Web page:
Another unusual conservative mentor is Oral Roberts, the carnival barker turned preacher who insisted that Christian businessmen, all Christians for that matter, deserved to be rich because they tithed to the church. Texas oilmen loved this and fell all over themselves forming Bible study groups. This despite the Biblical admonition, “It’s easier for a camel to pass through the eye of a needle than for a rich man to enter Heaven.” Did anybody ever check out where Oral Roberts lived and how much of that money he skimmed off the top? You’d think they would’ve been a little bit suspicious. Anyway, these days the religious right and the political right have joined forces, so they both love Ayn Rand, even though she was an atheist. Glenn Beck would probably try to convince you that she was really a Christian at heart. Anyway, John D. Rockefeller, a very religious man, gave away dimes to every poor person he saw because he believed he’d have a tough time getting through the Pearly Gates; his son set up a foundation that’s going strong today; Bill Gates is giving away half of his fortune; so is Warren Buffett; Andrew Carnegie gave away all of his. Are all of these capitalists contributing to the delinquency of the poor?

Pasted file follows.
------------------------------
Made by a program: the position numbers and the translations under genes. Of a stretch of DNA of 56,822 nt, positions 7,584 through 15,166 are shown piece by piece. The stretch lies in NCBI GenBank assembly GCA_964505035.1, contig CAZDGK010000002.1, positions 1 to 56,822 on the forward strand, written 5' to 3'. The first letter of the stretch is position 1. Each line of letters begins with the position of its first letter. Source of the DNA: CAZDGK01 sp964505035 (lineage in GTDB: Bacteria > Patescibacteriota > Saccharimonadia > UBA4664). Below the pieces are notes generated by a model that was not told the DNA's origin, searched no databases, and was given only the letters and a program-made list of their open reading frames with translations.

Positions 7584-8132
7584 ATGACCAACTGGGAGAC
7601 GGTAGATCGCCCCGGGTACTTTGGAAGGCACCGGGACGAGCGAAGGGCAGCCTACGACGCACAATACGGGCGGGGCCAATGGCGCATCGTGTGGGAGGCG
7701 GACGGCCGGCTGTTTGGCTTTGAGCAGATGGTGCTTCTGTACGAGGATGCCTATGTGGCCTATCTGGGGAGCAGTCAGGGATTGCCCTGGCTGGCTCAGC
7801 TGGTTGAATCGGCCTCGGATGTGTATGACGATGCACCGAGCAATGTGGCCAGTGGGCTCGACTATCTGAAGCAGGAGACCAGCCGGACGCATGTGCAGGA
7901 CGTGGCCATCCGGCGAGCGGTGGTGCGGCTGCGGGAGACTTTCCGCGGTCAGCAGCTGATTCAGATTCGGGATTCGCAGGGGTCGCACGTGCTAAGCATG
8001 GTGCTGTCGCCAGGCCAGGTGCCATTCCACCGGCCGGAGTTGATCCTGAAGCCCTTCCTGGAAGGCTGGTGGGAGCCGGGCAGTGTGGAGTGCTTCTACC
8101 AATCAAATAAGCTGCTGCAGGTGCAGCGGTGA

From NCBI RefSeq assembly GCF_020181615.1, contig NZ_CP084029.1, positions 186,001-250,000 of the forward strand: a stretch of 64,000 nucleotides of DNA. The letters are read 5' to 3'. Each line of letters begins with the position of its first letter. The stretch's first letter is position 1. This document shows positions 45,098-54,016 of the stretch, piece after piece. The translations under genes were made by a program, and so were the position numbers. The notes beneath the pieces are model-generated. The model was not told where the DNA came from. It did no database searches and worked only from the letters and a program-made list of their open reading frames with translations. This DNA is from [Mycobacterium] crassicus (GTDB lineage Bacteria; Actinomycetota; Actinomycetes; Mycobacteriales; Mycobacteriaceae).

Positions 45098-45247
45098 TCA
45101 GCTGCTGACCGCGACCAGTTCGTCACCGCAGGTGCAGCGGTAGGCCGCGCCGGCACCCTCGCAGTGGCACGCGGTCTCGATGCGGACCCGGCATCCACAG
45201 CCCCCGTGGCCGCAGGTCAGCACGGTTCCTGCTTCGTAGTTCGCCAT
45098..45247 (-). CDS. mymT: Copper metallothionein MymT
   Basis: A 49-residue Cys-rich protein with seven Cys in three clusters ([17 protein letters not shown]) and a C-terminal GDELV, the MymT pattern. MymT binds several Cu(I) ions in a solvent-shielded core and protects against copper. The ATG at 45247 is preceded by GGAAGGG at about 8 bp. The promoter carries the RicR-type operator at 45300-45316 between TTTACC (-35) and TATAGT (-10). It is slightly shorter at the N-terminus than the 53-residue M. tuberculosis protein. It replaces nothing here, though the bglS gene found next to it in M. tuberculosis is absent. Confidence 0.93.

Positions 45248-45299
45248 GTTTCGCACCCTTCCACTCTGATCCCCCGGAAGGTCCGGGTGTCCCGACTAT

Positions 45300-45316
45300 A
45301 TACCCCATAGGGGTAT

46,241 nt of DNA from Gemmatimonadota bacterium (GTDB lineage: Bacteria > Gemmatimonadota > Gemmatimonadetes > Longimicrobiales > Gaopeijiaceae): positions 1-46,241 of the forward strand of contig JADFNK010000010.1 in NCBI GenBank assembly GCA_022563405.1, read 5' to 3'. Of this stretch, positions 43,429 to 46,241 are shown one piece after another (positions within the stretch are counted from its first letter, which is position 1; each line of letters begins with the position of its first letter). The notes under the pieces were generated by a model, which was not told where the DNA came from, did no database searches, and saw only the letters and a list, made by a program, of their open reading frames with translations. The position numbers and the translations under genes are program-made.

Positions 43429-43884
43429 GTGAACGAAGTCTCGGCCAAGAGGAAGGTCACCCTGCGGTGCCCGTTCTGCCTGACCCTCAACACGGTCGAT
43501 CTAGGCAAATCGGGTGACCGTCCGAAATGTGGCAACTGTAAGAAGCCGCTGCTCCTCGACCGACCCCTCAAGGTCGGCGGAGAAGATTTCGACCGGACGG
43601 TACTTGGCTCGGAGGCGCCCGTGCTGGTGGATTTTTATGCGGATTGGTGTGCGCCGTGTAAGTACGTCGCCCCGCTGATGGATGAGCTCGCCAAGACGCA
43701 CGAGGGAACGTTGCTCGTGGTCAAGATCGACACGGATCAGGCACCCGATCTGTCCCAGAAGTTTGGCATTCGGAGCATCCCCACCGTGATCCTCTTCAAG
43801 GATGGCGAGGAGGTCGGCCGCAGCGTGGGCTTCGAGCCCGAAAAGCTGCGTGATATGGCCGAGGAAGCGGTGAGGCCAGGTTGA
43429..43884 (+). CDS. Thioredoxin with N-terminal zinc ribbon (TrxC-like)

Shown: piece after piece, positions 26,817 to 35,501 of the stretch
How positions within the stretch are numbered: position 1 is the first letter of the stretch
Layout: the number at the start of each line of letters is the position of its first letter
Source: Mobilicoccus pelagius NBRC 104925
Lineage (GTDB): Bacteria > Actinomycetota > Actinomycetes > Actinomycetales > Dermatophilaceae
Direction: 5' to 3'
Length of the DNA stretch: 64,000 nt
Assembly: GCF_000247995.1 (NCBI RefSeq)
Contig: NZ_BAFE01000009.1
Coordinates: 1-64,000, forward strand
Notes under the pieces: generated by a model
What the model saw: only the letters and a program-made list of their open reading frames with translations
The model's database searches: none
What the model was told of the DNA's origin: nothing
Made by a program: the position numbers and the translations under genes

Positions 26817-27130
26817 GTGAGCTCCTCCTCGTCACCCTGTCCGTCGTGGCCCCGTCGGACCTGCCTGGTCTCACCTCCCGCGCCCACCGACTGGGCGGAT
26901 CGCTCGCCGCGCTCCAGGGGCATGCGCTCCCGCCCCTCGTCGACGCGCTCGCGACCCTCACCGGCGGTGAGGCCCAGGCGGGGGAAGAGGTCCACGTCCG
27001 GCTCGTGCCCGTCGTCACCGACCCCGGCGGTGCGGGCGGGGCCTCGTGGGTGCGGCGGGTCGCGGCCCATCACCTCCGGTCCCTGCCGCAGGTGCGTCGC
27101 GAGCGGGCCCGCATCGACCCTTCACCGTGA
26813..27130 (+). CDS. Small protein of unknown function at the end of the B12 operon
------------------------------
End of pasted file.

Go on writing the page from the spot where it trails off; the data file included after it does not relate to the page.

Rand referred to the capitalist elite as “men of the minds.” Sounds a whole lot like Friedrich Nietzsche‘s Superman theory, don’t you think? Rand freely admitted that Fred beat her to it. She even used a quote from Nietzsche for FOUNTAINHEAD, eventually discarding it before publication. Nietzsche might be one of the most misunderstood thinkers in history. Hitler formed his concept of the superior race using Nietzsche’s ideas. But Nietzsche’s superman was really an “overman” or “ubermensch” whose existence and power would live on even after he died.